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Laminated Pile Wrap Fenders vs Donut Fenders for Ferry Berths 
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Laminated Pile Wrap Fenders vs Donut Fenders for Ferry Berths 

By Bobby Beaumont (Schuyler Co)

Many vessel berths employ monopiles or groups of piles as berthing and mooring structures.  These pile structures directly interface with the vessel.  Laminated pile wrap fenders have become a valuable and extremely popular fender system for protecting the piles in these applications.  One such application is ferry berths.  Many, if not most, ferry berths employ guide piles that line the outside of the ferry slip approaches.  However, the operators and designers of these ferry berths seldom use laminated pile wrap fenders to protect these guide piles.  Instead, many employ floating donut style fenders (see picture 1).

This is, perhaps, due to a lack of awareness of the laminated product as a possible option for these applications.  However, there is also a perception that the donut fender is better suited for ferry applications.  On paper, they offer superior energy absorbing capacity to laminated products.  Designers also value the ability of the donut fender to cover the full pile circumference and to rise and fall with the water level; ensuring that the vessel always contacts the fender in the right location.  The donut fender is also able to rotate about the pile; reducing friction forces on the pile and spreading out the wear.  However, over time the donut fender becomes less efficient at absorbing energy and more susceptible to durability problems.  Laminated pile wrap fenders are a viable alternative to donut fenders for these applications.  Laminated pile wrap fenders provide much better long-term durability and adequate functionality for a significantly lower cost.

The durability of different fender system options should be an important factor in the selection of the fender type.  Ferry vessels are typically belted with a narrow rub-rail that is 4 to 18 inches in height and projects off the ferry hull.  This rub-rail is the only part of the vessel that contacts the fender system.  The result of this design feature is that the fender is subjected to repeated daily impacts over a small area of the fender.  This is especially the case with the donut fender because it floats and is impacted around the same area regardless of water level change.  As a result, the Urethane skin, and the foam behind it, will begin to breakdown in a relatively short time due to high frequency abrasion and deflection cycles in that localized area.  See the picture above (Picture 1) showing a ferry landing pile layout and donut fender systems.  It pictures how the designers decided to handle the problem.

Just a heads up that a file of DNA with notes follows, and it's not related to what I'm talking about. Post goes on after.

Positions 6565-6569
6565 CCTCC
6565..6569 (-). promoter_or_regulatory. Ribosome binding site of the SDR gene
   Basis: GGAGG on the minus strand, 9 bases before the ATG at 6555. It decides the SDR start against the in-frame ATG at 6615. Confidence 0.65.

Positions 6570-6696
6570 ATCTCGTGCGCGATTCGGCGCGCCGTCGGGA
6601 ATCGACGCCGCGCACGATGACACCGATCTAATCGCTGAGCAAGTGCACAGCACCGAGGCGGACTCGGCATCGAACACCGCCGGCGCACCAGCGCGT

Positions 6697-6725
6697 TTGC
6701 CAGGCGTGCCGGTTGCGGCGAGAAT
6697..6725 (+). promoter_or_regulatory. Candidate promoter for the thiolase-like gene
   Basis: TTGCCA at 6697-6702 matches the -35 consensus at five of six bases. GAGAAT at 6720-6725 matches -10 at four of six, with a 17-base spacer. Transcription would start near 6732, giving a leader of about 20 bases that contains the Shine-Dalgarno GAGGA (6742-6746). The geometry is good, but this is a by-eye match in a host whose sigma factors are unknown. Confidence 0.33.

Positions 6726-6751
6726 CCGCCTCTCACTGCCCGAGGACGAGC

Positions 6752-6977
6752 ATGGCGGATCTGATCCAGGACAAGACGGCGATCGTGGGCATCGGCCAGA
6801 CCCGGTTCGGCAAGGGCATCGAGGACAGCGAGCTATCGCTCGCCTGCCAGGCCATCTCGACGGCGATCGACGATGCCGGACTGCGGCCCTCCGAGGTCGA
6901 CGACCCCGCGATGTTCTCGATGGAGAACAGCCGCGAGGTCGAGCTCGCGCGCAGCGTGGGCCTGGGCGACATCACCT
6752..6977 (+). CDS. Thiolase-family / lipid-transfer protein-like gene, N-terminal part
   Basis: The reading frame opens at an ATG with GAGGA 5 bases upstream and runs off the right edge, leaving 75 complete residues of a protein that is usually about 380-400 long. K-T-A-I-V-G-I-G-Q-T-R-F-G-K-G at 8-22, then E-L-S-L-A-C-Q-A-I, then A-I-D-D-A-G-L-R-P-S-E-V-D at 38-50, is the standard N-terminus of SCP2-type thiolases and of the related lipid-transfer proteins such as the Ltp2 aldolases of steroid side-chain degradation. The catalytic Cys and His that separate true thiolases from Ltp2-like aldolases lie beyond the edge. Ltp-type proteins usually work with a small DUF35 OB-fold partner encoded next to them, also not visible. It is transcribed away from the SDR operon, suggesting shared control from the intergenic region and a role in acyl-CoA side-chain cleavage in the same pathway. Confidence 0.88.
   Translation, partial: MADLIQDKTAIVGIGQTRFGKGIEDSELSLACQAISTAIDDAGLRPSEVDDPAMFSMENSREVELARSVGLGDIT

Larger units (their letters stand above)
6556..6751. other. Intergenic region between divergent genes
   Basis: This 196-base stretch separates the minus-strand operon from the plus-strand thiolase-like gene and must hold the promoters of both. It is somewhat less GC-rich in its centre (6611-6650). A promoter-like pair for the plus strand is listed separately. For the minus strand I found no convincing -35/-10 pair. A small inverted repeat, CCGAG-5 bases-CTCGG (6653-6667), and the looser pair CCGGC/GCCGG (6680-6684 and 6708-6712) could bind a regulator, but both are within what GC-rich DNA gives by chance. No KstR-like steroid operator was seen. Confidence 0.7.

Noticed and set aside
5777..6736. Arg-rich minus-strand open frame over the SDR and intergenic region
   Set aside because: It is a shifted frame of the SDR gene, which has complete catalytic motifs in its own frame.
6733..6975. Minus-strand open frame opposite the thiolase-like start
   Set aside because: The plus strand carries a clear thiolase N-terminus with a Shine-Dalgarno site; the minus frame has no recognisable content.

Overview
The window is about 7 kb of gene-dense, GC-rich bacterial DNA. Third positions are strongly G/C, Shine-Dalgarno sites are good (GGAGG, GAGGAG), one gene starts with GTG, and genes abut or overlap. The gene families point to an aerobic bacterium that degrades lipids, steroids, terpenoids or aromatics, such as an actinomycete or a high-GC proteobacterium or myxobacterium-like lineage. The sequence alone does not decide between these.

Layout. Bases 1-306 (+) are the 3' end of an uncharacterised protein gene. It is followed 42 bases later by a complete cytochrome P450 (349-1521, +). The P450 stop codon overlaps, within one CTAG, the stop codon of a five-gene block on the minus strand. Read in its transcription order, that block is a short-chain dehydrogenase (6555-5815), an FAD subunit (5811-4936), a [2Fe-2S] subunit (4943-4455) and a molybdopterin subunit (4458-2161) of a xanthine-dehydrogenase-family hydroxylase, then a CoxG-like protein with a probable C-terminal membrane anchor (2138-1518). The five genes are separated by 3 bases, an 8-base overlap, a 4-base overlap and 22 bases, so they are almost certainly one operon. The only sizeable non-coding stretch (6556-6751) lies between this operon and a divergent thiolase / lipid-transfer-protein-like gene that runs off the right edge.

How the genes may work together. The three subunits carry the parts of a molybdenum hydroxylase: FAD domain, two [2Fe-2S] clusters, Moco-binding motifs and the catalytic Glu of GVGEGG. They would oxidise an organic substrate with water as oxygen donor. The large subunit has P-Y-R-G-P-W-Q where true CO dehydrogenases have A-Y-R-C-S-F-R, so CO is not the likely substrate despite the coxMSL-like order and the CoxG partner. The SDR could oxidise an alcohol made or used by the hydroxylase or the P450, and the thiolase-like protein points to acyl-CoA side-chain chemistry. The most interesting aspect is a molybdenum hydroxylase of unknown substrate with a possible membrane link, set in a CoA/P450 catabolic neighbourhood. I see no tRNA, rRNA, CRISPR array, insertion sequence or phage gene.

At the ferry landing pictured above, the perimeter of the fender was lined with vertically oriented composite timbers.  The purpose of these timbers is to, one, distribute the impact load and fender deflection across a larger area of the fender, and two, provide a thicker and more durable wear surface to handle the localized abrasion cycles.   This design resulted from durability problems they were having with the donut fenders and needing to replace many damaged fenders much earlier than the manufacture’s predicted fender life.  Picture 2 shows the typical damage to the plastic timbers in as little as 3 years.  The damage would be quicker and more catastrophic to the donut fender if these sacrificial timber components were not added at significant cost.

Alternatively, the laminated pile wraps do not float.  As the water level changes, different areas of the fender are being engaged thereby spreading out the wear of the fender across a larger area.  Also, laminated fenders are manufactured using more abrasion resistant material that better handles abrasion cycles.  Laminated fenders are made from off the road (OTR) truck tires.  The rubber used in the manufacturing of these tires is really a modern marvel.  It can and must survive tens of thousands of miles worth of abrasion cycles under significant loads on highly abrasive surfaces under high temperatures.  Compared to this, the environment of a ferry berth is vastly less challenging.

Pile guides using donut fenders